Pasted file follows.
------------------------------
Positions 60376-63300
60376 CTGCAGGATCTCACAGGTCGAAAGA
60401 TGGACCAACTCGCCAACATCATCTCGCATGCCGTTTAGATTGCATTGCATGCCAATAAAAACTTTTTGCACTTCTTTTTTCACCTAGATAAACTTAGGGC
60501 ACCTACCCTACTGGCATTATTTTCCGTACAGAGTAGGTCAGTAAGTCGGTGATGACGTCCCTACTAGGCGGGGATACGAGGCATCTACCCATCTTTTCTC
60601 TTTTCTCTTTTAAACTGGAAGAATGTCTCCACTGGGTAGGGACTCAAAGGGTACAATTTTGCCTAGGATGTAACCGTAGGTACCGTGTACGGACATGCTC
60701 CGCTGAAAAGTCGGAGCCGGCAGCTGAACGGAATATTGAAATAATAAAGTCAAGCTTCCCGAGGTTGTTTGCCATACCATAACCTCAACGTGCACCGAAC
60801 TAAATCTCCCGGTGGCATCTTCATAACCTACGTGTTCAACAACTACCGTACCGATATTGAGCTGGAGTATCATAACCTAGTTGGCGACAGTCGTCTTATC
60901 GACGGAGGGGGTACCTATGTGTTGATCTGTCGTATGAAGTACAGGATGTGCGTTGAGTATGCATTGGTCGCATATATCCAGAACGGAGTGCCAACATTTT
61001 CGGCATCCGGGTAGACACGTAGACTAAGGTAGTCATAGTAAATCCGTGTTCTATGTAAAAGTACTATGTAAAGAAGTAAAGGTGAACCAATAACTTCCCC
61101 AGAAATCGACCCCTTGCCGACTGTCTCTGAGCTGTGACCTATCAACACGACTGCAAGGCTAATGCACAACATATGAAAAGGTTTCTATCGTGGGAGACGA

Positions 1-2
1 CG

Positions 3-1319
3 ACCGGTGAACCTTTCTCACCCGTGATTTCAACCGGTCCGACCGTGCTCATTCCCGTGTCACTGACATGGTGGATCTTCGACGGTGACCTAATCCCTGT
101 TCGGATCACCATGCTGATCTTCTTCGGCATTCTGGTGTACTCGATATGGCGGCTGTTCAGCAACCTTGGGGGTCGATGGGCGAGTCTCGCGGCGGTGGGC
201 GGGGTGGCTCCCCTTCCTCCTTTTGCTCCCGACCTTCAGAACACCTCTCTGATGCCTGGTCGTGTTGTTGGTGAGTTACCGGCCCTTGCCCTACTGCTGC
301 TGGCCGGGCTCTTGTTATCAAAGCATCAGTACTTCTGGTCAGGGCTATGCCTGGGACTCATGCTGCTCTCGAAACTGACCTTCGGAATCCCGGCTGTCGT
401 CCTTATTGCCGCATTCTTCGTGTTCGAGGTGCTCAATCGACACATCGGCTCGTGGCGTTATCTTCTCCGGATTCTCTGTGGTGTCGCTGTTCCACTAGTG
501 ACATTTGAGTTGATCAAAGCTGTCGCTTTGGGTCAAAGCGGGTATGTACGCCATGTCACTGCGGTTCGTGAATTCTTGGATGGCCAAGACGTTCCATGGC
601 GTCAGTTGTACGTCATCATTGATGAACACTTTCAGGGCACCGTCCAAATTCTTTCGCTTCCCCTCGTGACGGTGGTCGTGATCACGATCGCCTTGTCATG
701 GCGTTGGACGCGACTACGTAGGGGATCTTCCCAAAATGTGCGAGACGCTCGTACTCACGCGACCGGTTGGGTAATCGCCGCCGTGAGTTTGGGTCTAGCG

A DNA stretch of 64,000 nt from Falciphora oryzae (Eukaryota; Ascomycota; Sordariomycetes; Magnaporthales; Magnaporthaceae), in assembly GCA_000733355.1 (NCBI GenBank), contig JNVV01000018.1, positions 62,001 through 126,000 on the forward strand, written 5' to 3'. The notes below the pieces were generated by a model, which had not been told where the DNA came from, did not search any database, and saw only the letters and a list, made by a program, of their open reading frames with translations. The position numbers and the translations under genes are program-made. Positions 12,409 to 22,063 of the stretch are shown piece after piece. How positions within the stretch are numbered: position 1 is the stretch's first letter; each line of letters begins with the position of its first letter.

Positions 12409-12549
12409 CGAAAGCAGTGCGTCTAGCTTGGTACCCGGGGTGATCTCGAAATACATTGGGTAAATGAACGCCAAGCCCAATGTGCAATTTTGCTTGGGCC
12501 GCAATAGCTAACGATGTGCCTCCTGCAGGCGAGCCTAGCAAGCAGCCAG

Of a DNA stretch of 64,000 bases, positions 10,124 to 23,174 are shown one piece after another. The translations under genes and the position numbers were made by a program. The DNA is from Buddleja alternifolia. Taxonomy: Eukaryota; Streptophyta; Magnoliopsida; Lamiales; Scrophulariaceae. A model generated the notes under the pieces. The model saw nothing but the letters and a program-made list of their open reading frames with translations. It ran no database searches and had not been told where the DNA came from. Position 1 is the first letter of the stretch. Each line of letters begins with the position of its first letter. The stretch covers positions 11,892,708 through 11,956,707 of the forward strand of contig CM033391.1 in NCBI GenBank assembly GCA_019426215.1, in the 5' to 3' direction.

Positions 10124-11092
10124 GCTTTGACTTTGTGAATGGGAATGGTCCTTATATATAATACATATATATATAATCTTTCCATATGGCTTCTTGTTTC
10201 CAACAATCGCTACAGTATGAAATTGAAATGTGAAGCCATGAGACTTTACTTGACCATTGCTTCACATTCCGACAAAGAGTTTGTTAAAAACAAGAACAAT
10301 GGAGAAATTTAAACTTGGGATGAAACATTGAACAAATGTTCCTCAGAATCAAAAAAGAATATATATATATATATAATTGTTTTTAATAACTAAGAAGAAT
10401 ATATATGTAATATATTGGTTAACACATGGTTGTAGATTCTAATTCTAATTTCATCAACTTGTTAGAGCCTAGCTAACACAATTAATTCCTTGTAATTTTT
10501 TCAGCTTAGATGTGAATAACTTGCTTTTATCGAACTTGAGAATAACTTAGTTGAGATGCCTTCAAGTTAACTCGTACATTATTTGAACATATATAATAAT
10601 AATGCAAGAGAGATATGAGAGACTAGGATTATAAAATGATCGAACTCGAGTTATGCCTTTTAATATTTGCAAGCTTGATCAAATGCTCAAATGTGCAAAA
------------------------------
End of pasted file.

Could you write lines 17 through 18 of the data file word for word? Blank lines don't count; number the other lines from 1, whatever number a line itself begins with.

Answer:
301 TGGCCGGGCTCTTGTTATCAAAGCATCAGTACTTCTGGTCAGGGCTATGCCTGGGACTCATGCTGCTCTCGAAACTGACCTTCGGAATCCCGGCTGTCGT
401 CCTTATTGCCGCATTCTTCGTGTTCGAGGTGCTCAATCGACACATCGGCTCGTGGCGTTATCTTCTCCGGATTCTCTGTGGTGTCGCTGTTCCACTAGTG